In the 2013 NBA Finals, Ray Allen hit arguably one of the most significant shots of the decade. With the rival San Antonio Spurs just seconds away from another NBA championship, Allen converted an offensive rebound into a 3 point shot to tie the game, send it to overtime and eventually secure a vital win. The Heat ended up winning the series and the championship and as a result, Ray Allen's three became one of the most memorable shots in recent history.
Not only did that shot change the outcome of the series, but it also fundamentally altered the narrative surrounding Lebron James "taking his talents to South beach", creating the Big three, and marking the beginning of the superteam era. Without that shot, that "superteam" , having already fallen short once to an underdog Dallas Mavericks team, would once and for all have been labelled an underwhelming, failed endeavour.
NBA games consist of 2 and 3 point shots, but the context and time at which these shots are taken play a crucial role in determining the idea of clutch. According to the NBA, "clutch time" is defined as the last 5 minutes of a game in which the point differential is 5 or less. While discussions on the topic of clutch are usually centered around individual players, we shift our focus to teams and their ability to close out games in crunch time. We will spend more time discussing the teams' overall statistics during clutch time rather than specific plays made by individuals.
Figure 2 shows the value of a team's win percentage in clutch games subtracted by its overall win percentage. This is essentially the change in a team's win probability as they enter clutch time. A positive value would indicate that the team usually performs better in clutch situations than in regular games while a negative value would suggest that the team typically performs worse in clutch games. This method allows us to figure out which teams truly excel in clutch time by adjusting for their typical win percentage. For example, if we only look at the Charlotte Hornets's win percentage in the clutch, they come in at the middle of the pack at 51.9%. However, if we compare this to their season win percentage at 33.3%, we can observe that the Hornets have high relative success in clutch games and are deserving of being considered as more than just your average team in the clutch.
This leads us to the question of whether a team's absolute or relative clutch win percentage reveals more about the clutchness of a team. To start off, we will define a team's clutchness to be its ability to adapt and perform better in the final moments of a close game. By this definition, a very clutch team should be a team that is able to take advantage of the close game they are in and play more efficiently than in other situations. We believe that the relative clutch win percentage (RCWP) would be able to model this quality of a team better than the absolute clutch win percentage (ACWP) because the RCWP accounts for the fact that not all teams are equally skilled.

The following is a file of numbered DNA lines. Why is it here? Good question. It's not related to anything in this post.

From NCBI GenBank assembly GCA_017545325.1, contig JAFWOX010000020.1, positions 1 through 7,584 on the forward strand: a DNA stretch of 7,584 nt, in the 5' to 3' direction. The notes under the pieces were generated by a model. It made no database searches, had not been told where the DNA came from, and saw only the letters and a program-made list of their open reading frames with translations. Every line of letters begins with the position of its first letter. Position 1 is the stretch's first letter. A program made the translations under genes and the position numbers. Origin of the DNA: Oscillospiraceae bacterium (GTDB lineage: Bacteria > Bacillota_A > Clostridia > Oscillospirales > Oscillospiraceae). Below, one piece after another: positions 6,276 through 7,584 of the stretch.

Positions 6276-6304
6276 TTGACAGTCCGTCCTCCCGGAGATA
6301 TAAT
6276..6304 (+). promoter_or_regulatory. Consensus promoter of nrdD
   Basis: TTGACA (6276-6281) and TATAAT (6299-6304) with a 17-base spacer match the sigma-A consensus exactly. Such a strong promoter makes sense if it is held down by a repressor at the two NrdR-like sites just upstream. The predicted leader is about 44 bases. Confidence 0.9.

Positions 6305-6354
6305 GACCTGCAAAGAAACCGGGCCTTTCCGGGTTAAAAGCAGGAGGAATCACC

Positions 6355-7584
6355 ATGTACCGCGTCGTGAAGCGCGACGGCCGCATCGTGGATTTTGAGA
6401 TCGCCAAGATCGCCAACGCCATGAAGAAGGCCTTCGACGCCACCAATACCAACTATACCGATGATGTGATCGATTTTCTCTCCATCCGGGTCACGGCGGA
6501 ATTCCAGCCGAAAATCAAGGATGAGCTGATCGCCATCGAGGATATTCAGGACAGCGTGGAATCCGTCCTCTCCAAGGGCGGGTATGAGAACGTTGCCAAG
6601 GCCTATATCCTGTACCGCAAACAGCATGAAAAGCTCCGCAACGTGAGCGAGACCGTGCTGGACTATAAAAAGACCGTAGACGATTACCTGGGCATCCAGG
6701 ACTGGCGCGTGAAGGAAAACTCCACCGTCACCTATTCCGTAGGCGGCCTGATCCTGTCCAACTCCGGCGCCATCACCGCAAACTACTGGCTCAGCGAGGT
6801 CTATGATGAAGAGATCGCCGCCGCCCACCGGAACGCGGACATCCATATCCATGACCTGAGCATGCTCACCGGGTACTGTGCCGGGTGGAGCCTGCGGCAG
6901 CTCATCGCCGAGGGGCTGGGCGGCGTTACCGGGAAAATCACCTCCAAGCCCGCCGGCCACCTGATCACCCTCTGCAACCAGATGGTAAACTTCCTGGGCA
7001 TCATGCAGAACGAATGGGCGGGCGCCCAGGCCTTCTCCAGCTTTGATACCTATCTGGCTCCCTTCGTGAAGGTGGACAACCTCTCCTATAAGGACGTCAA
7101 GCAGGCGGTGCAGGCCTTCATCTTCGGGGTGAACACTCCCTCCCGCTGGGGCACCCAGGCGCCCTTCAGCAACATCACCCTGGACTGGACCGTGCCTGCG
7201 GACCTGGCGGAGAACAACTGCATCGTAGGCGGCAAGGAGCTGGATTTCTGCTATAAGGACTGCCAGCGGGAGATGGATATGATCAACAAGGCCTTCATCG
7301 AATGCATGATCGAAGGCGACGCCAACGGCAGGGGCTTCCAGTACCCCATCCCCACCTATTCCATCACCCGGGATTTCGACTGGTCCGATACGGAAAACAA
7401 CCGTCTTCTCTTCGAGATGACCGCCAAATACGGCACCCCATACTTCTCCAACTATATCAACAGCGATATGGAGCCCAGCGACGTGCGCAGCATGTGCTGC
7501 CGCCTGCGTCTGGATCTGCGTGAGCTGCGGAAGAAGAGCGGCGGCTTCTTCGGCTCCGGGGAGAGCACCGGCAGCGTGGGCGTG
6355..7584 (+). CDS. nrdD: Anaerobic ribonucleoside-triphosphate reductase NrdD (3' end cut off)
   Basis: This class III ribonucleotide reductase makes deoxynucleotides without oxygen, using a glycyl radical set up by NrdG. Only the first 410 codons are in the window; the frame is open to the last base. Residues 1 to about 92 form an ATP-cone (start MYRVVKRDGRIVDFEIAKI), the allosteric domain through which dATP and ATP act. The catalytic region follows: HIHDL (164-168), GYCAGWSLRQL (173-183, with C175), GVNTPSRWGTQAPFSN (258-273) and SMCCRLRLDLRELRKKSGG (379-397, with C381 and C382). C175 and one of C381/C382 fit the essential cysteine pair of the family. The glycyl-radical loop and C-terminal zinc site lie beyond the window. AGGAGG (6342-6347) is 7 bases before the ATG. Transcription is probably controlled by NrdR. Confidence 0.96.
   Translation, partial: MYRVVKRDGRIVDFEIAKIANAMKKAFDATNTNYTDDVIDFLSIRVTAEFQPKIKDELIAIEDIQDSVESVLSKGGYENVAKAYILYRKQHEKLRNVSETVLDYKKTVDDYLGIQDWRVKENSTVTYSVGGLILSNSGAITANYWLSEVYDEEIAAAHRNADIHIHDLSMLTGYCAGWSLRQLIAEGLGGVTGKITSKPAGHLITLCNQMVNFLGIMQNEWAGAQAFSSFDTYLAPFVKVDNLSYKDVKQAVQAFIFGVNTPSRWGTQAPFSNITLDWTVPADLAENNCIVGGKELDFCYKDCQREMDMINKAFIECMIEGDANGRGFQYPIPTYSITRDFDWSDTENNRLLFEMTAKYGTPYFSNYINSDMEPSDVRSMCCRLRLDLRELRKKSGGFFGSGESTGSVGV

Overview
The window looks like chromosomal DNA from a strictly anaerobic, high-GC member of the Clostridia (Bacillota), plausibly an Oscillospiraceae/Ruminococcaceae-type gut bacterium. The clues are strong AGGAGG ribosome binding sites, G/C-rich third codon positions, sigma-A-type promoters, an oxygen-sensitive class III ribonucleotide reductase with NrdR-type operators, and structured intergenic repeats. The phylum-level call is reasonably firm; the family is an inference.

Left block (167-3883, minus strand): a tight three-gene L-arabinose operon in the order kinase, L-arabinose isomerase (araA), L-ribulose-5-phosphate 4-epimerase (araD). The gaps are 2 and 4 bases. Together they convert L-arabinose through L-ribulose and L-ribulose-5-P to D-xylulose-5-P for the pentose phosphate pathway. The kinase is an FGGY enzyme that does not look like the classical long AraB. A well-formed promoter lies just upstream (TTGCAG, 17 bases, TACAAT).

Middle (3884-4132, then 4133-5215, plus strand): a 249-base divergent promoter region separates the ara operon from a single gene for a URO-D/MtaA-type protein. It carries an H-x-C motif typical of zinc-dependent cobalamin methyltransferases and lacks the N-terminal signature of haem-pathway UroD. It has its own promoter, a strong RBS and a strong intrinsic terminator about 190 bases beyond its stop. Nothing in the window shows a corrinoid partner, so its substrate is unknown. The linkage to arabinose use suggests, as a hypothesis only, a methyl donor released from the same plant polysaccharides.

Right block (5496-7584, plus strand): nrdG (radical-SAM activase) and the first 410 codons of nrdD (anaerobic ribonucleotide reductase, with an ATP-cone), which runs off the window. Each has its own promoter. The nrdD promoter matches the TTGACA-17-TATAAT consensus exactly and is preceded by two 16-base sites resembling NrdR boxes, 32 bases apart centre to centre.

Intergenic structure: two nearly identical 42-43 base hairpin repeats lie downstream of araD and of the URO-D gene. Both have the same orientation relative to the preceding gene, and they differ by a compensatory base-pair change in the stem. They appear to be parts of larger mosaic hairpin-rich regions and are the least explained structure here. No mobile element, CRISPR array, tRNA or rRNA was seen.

For example, the Toronto Raptors are currently 4th in the league with a season win percentage of 72.7%. They also happen to be 4th when ranked by ACWP at 64.3%, so does this mean that they are the 4th clutchest team in the league? Well, if we look at how they usually perform versus their clutch performances, we can see that their win percentage dips by 8.4% in the latter, which may suggest that they might not be as good in the clutch as we thought. It is clear that the Raptors are 4th in ACWP rankings primarily because they are a very skilled team and are usually able to win games. However, since their performance in clutch situations suffers a considerable amount relative to all other games, they should not be considered a top clutch team. By using the RCWP to rank our teams, we are able to assess how well a team is able to improve its chances of winning in clutch games by isolating its clutch factor from its regular performance. The point here is that the team that wins the highest percentage of clutch games is not necessarily the team with the best clutch gene. As long as teams perform better in clutch time than in other situations, they are candidates of being considered as one of the top clutch teams.
The offensive rating is how many points the team scores per 100 possessions. The adjusted offensive rating (AOR) is the value obtained when the clutch offensive rating is subtracted by the overall offensive rating. This value is basically how many more points a team scores in the clutch per 100 possessions than in other situations. The Charlotte Hornets lead this chart with a 15.2 point rating increase, and the Dallas Mavericks suffer the most with a 21 point rating decrease.